To put it simply, tax accountants help clients prepare their taxes. Whether it's for a business or an individual, these experts help them prepare local, state and federal tax forms. Professional tax accountants can expect to make over $75,000 a year.
Tax accountants aid individuals and businesses in the preparation of forms for local, state and federal taxes. They need a bachelor's degree in accounting or a related field, although many hold master's degrees. Although not required for tax accountants, some in this field opt to become certified public accountants (CPAs), which requires additional education beyond the bachelor's level, as well as experience and passing a comprehensive examination. Some tax accountants also earn professional certification, although it, too, is not mandatory.
|Required Education||Bachelor's degree|
|Licensing and Certification||CPA and state licensing are optional for tax accountants, but some do pursue these credentials|
|Projected Job Growth (2014-2024)*||11% for all auditors and accountants|
|Mean Salary (2015)*||$75,280 for all auditors and accountants|
Source: *U.S. Bureau of Labor Statistics (BLS).
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The minimum educational requirement for a tax accountant position is usually a bachelor's degree in accounting. Many states or employers may require additional education in the form of a master's degree. Alternate degrees include business administration with a specialization directed towards accounting. Students must look for programs and coursework directly related to tax work.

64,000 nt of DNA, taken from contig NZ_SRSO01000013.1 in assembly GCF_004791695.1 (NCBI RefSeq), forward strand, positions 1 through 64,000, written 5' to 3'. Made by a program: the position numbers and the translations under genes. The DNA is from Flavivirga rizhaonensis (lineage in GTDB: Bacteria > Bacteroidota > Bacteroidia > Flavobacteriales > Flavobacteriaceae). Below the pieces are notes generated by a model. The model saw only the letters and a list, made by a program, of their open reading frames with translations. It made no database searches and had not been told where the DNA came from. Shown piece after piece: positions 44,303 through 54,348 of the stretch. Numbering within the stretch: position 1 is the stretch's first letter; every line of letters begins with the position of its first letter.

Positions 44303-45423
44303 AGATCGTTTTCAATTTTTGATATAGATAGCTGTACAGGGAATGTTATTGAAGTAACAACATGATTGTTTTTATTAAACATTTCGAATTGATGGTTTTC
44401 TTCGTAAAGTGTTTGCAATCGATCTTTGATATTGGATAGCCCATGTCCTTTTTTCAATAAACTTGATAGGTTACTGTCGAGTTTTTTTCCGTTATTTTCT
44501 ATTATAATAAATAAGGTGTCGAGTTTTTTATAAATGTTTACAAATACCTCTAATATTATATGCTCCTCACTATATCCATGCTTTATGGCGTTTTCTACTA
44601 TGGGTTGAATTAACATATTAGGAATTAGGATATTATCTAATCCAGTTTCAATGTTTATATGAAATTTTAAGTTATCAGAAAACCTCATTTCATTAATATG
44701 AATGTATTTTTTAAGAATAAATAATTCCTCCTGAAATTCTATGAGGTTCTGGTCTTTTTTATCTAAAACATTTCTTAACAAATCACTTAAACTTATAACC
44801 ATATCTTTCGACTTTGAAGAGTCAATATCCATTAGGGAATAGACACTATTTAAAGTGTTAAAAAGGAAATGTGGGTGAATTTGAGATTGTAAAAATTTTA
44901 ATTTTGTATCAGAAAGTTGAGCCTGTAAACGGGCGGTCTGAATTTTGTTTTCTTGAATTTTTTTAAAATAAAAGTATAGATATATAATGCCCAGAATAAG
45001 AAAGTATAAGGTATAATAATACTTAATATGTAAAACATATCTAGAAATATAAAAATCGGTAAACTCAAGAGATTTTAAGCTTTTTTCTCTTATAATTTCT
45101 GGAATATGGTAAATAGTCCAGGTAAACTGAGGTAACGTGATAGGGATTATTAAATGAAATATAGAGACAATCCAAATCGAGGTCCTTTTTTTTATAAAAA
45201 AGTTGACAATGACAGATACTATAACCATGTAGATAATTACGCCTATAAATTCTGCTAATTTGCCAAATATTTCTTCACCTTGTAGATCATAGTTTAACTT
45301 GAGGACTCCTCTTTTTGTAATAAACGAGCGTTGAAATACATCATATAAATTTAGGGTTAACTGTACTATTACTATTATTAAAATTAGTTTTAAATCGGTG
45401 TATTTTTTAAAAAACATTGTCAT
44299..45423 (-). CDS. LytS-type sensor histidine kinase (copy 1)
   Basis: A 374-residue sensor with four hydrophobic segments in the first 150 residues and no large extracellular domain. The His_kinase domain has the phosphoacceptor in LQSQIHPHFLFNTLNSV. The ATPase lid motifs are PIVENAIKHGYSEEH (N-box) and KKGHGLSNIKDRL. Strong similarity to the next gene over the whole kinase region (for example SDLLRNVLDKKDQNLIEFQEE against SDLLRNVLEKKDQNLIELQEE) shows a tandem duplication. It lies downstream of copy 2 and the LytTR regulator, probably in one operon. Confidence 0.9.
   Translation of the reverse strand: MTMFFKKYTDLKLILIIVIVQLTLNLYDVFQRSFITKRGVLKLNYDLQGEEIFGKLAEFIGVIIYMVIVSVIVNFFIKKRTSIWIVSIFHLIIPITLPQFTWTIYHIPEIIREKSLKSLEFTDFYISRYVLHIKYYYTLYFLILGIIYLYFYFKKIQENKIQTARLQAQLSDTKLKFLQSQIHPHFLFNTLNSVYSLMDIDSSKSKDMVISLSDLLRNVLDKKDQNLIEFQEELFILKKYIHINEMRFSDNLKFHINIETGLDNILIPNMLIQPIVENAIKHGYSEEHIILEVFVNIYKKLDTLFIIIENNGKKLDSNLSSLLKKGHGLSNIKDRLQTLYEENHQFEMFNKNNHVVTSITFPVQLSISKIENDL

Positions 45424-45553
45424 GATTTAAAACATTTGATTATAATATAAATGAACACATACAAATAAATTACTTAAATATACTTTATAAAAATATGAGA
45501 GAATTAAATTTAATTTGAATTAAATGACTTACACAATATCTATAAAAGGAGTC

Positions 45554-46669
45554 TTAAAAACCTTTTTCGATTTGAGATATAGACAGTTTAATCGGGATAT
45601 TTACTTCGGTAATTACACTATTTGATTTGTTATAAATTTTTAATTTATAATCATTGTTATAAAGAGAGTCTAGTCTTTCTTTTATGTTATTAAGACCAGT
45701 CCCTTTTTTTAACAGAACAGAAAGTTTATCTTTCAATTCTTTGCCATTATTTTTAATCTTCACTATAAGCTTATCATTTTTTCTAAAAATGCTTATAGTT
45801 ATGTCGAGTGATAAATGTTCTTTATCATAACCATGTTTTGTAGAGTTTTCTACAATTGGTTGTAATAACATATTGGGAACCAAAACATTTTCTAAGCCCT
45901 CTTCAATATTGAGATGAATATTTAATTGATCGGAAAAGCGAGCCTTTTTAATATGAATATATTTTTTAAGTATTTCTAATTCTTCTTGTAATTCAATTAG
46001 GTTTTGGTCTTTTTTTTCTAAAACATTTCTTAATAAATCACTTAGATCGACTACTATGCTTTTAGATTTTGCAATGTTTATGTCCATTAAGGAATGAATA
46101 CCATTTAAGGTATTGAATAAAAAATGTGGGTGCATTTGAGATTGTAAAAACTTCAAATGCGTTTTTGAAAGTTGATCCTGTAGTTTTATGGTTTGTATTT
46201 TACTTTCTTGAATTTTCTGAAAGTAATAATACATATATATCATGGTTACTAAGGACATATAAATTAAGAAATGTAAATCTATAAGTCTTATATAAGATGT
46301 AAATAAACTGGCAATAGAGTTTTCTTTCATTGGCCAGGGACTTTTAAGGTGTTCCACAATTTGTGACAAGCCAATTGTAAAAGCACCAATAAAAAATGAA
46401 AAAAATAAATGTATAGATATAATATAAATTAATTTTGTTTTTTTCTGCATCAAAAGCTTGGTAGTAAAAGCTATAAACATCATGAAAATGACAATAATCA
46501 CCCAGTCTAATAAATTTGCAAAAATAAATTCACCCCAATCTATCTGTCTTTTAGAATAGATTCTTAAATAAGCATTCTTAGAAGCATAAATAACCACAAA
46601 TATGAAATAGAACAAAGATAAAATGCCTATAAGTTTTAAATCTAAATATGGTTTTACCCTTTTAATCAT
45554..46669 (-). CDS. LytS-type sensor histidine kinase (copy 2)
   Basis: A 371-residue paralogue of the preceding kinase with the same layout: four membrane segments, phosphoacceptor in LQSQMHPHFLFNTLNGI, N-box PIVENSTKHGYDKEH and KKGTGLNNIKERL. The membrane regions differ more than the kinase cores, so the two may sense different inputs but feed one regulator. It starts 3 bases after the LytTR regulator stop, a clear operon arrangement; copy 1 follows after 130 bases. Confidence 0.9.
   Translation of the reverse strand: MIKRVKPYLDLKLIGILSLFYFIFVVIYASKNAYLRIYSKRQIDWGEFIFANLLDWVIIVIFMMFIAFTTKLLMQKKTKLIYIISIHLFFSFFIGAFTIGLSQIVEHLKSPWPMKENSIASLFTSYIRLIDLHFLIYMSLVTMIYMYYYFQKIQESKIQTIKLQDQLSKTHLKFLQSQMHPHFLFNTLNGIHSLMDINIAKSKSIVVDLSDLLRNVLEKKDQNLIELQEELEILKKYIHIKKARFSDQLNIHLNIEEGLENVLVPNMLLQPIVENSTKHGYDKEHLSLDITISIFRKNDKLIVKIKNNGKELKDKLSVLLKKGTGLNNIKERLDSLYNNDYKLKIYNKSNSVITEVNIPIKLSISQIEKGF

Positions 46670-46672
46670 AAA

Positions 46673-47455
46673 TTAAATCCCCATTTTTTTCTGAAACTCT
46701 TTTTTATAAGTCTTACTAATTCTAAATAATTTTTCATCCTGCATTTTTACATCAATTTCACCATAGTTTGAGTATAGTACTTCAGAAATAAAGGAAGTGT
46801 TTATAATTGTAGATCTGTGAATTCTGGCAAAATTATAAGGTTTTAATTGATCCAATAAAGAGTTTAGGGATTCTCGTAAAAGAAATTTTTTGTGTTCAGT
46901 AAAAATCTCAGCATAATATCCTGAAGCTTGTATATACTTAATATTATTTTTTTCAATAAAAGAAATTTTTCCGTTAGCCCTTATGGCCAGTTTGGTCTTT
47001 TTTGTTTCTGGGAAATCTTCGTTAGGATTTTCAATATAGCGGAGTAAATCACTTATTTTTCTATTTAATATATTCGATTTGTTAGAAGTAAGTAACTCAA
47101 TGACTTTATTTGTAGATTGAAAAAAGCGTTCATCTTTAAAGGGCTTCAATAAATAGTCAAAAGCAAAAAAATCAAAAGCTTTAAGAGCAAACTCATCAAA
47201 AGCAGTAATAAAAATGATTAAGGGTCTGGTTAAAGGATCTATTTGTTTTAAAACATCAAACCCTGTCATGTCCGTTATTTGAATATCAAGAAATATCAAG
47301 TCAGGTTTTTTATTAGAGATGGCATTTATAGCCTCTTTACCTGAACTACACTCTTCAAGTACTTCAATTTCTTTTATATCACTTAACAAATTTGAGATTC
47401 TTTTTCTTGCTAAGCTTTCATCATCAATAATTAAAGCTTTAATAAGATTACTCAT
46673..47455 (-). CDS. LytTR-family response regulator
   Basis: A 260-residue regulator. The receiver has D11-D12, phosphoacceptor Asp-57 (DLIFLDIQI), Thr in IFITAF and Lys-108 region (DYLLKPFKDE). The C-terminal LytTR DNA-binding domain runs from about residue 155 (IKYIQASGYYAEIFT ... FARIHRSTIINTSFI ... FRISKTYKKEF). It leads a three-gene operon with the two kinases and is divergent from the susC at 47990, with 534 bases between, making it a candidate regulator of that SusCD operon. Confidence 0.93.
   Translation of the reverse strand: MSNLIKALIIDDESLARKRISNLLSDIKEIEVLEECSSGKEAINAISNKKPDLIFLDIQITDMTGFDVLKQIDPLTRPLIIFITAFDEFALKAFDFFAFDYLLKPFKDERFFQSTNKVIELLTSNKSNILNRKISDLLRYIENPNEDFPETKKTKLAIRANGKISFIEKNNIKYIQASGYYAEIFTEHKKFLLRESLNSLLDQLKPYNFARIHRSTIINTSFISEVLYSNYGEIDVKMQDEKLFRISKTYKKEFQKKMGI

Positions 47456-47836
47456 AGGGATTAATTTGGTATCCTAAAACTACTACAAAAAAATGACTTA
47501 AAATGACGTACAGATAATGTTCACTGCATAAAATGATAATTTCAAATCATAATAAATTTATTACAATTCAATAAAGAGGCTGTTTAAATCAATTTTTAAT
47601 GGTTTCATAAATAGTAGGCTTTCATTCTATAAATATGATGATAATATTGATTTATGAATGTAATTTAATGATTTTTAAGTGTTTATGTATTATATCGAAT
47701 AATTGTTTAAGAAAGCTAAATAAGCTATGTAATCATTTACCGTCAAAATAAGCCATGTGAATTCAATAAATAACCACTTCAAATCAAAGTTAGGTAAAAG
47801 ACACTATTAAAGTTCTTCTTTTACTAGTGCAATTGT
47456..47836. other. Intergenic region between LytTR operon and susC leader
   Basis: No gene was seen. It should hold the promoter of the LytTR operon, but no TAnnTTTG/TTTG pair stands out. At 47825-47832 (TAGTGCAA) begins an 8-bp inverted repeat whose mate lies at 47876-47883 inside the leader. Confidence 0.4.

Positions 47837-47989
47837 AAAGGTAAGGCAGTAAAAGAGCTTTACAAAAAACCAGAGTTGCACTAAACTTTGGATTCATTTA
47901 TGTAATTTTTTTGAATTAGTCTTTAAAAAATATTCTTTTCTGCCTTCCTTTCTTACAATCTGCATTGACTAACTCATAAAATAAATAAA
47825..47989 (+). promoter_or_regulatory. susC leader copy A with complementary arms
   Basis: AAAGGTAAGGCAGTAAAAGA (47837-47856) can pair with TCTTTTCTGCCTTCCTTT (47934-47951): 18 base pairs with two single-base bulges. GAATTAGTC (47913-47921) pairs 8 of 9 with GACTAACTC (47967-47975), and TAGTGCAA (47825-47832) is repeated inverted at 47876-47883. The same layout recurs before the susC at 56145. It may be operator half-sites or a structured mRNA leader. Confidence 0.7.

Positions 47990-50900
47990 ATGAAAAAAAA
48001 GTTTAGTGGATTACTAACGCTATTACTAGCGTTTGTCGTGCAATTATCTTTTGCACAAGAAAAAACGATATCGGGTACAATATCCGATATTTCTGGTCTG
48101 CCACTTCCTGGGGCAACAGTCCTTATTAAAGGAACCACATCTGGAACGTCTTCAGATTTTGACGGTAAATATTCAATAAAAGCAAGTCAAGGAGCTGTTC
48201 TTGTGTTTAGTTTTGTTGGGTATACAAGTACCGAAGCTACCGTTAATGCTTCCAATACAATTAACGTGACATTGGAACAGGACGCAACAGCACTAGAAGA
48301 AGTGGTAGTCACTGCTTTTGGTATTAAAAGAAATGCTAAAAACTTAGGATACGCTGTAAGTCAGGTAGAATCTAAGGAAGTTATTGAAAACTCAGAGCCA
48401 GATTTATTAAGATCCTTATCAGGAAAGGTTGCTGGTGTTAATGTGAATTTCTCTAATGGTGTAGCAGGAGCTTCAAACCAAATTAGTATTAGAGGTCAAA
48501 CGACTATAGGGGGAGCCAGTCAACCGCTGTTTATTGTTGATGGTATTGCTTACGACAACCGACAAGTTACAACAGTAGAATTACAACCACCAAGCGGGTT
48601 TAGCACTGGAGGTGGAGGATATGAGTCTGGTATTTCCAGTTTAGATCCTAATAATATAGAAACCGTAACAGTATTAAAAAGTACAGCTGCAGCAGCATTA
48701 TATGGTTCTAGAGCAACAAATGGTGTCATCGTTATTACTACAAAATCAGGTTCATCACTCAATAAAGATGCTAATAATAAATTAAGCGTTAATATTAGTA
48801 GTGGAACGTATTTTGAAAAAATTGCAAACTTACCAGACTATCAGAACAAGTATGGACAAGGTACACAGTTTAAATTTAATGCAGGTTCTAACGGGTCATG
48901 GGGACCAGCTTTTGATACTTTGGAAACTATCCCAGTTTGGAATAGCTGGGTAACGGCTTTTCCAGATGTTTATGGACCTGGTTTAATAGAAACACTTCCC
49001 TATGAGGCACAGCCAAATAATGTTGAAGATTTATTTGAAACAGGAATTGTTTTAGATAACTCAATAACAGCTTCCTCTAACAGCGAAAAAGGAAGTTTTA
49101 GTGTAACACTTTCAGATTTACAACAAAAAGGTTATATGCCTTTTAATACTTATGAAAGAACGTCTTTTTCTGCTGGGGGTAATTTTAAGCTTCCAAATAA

Many tax accountants earn Certified Public Accountant (CPA) designations. This licensure is available through the State Board of Accountancy. The American Institute of Certified Public Accountants reports that an examination is required for this designation. This examination is taken in four parts, and the exact requirements vary from state to state.
While professional certifications are not a requirement to work in this field, they are highly recommended for tax accountants. Certification demonstrates an additional level of professionalism and talent. One of the certifications available to tax accountants is the Certified Management Accountant designation, which is offered by the Institute of Management Accountants. This designation requires students to submit proof of a bachelor's degree or scores on the entry examination for graduate school.
Tax accountants specialize in assisting customers with the filing of their federal and state taxes. While firms typically hire accountants, some are self-employed and find their own clients. Initially, a tax accountant must meet with a client to determine his or her needs. Some customers merely want a tax related question answered, while others want their taxes done for them.
In order for an accountant to file taxes for a client, they must request all their necessary information, including financial documents and pay stubs. Once all that information is collected, the tax accountant analyzes them, looks for any deductions and determines the amount of taxes owed. After this is completed, a tax accountant does a final verification before providing the documents to the client who may submit them or have them submitted on their behalf.
The U.S. Bureau of Labor Statistics (BLS) reports that accountants and auditors made a mean annual salary of $75,280 in May 2015. The BLS also shows that employment for accountants and auditors should increase 11% from 2014 through 2024. This increase is due to the growing economy and the need for accountants to examine financial documents and ensure greater transparency in financial reporting.
Aside from being experts in tax law and finance, tax accountants must also be organized, thorough, observant and have great communication skills. If you believe that you possess these talents, then a career as a tax accountant may be for you.